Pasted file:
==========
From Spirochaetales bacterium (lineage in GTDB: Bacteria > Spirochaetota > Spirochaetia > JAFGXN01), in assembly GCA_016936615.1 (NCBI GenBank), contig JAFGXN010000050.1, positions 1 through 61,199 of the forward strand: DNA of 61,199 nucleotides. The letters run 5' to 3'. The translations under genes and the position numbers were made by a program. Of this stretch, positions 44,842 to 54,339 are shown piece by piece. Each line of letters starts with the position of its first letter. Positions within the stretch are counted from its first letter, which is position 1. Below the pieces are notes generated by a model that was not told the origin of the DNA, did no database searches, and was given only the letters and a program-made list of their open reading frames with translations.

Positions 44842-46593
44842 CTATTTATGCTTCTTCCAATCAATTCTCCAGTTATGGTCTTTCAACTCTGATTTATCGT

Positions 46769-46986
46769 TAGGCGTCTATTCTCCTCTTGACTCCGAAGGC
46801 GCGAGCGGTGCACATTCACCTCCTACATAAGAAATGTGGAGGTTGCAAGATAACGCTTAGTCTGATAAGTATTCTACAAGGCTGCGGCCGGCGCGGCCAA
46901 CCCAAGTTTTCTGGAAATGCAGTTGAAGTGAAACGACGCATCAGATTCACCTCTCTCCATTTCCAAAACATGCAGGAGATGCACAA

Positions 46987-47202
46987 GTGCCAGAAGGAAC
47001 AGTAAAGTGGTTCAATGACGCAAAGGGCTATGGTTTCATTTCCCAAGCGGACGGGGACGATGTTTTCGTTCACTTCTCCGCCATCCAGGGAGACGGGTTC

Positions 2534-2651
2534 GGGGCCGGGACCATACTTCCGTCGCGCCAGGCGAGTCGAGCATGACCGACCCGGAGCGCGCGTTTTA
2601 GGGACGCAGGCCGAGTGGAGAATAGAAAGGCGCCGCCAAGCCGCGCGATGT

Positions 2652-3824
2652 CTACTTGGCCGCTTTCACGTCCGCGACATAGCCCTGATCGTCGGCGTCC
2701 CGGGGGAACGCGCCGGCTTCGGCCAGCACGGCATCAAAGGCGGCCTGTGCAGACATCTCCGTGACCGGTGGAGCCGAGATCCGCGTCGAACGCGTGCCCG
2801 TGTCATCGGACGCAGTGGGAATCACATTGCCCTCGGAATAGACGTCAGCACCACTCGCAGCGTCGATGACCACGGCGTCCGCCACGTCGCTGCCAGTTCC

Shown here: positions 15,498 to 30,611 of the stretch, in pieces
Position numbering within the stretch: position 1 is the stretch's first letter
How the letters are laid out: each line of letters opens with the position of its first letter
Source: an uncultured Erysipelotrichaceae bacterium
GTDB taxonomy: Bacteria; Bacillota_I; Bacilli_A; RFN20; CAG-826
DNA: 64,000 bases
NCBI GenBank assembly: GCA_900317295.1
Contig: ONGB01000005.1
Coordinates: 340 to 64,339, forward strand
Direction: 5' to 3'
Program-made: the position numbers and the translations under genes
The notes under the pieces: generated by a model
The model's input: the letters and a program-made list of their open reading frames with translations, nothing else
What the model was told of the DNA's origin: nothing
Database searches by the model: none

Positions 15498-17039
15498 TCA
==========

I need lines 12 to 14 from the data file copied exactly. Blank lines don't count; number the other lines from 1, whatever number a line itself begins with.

2534 GGGGCCGGGACCATACTTCCGTCGCGCCAGGCGAGTCGAGCATGACCGACCCGGAGCGCGCGTTTTA
2601 GGGACGCAGGCCGAGTGGAGAATAGAAAGGCGCCGCCAAGCCGCGCGATGT

Positions 2652-3824